There is a different reason for why we maybe should be concerned about the appreciation of the exchange rate because whenever you have an economy where the expected return on the medium of exchange is greater than the expected return of the underlying economy you get this scenario, kind of like what you have in Bitcoin.  Where there is underinvestment in the actual trade in goods and services.  For example, I don’t know exactly how much of bitcoin is being held as “savings” in cold storage wallets but the number is probably around $5 billion or more, many multiples greater than the amount of venture capital investment that has gone into the Bitcoin space.  Wouldn’t it be a lot better if we had an economy, where instead of people hoarding the bitcoin, were buying bitshares and bitbonds.  The savings were actually in investments that went into the economy to fund startups, to pay programmers, to build really cool stuff, instead of just sitting on coin.

I think one of the reasons why that organic endogenous growth and investment in the community isn’t there is because of this deflationary nature of bitcoin.  And instead what we get is our investment coming from the traditional analogue economy, of venture capitalists.  It’s like an economy where the investment is coming from some external country where Silicon Valley becomes like the Bitcoin equivalent of People’s Bank of China.  And I would much prefer to see more organic investment within the cryptocurrency space.  And I think the deflationary nature of bitcoin does discourage that.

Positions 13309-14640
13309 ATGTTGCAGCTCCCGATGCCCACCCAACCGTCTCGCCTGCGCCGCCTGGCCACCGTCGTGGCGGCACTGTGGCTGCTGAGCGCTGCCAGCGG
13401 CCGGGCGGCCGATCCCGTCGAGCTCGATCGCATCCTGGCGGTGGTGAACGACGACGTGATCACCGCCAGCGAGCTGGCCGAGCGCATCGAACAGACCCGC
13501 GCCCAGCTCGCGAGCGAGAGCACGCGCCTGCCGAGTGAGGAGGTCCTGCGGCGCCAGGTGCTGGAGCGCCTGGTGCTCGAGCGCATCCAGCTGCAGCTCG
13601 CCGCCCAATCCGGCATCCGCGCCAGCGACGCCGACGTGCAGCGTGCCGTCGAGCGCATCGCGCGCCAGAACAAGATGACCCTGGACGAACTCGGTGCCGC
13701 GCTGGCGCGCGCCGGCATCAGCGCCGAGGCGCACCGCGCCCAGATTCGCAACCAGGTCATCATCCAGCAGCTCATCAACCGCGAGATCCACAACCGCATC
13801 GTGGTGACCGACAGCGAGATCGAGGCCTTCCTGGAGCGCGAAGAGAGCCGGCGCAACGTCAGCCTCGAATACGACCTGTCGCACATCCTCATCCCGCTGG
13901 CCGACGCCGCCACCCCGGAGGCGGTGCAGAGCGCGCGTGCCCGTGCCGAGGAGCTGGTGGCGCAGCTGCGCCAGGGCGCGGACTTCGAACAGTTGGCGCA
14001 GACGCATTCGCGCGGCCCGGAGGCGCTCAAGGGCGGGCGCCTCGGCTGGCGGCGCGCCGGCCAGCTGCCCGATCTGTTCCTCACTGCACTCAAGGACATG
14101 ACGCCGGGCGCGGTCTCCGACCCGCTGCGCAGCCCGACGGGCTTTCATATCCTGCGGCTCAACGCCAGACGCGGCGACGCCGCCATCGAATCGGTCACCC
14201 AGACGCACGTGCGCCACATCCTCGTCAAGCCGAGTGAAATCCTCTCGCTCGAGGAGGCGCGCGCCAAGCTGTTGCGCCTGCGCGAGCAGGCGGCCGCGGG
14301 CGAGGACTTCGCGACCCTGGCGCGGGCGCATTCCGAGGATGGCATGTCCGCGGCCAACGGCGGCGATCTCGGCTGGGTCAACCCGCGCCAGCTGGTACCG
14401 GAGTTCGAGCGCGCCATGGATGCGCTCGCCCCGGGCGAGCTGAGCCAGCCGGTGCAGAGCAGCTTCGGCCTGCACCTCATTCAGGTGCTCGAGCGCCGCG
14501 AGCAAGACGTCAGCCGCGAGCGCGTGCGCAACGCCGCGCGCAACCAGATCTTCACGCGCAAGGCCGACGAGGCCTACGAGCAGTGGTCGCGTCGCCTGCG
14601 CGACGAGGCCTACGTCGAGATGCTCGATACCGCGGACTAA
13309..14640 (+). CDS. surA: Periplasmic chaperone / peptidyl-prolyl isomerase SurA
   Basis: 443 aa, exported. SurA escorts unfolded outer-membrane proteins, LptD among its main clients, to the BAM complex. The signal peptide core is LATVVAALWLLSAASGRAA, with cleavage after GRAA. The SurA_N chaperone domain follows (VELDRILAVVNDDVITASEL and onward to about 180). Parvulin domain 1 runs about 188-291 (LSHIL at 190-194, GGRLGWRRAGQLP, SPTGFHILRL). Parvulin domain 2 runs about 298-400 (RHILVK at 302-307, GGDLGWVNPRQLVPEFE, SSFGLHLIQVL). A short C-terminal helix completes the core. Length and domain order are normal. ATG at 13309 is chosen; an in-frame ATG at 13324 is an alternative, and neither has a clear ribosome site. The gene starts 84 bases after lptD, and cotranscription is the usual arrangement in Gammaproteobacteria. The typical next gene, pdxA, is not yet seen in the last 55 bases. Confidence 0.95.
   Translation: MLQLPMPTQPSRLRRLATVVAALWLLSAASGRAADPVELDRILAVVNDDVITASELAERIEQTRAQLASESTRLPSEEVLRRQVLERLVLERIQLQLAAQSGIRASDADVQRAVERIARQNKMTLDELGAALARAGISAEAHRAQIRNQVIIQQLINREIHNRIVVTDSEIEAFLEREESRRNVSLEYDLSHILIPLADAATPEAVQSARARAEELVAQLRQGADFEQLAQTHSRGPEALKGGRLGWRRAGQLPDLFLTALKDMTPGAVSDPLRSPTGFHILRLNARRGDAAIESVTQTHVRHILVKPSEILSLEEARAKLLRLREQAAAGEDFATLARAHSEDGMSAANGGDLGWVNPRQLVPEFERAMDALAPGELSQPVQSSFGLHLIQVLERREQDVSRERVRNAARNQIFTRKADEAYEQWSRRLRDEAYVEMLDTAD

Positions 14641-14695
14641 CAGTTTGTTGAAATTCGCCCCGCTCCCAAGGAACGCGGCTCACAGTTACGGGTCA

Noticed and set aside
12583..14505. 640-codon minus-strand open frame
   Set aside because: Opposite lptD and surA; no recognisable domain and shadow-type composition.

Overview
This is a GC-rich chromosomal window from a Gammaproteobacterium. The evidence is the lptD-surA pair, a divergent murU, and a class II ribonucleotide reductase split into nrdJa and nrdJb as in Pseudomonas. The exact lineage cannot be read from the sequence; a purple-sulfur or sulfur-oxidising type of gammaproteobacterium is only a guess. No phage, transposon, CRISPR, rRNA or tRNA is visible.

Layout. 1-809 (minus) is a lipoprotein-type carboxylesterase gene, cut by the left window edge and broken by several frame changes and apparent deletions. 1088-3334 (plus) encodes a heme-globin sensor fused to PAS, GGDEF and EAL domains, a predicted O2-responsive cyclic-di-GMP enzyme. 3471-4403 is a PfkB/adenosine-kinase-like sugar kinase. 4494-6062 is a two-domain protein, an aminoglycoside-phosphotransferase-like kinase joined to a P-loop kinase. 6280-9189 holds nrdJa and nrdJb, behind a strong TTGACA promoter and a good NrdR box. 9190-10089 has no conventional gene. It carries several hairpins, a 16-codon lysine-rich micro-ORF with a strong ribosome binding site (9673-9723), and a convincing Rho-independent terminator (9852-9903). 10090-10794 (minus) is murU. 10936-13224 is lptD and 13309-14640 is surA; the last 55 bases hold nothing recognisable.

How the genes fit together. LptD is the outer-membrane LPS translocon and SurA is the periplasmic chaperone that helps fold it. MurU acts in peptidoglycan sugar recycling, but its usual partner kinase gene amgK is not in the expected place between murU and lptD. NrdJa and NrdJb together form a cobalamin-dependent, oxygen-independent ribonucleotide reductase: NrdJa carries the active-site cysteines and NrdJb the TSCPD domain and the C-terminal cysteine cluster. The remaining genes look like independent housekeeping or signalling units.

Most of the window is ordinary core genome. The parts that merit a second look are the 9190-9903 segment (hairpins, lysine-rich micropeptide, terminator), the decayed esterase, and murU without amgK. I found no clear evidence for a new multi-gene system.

As I noted in a previous article, the $500 million that VC’s have deployed to build Bitcoinland are effectively a foreign exchange currency play (because it is a virtual-only foreign country that can only be accessed with a pre-paid card, bitcoin).  This money is being paid to effectively leverage one economy, or rather one unit-of-account (namely USD, EUR, RMB) to build a virtual unit-of-account called BTC.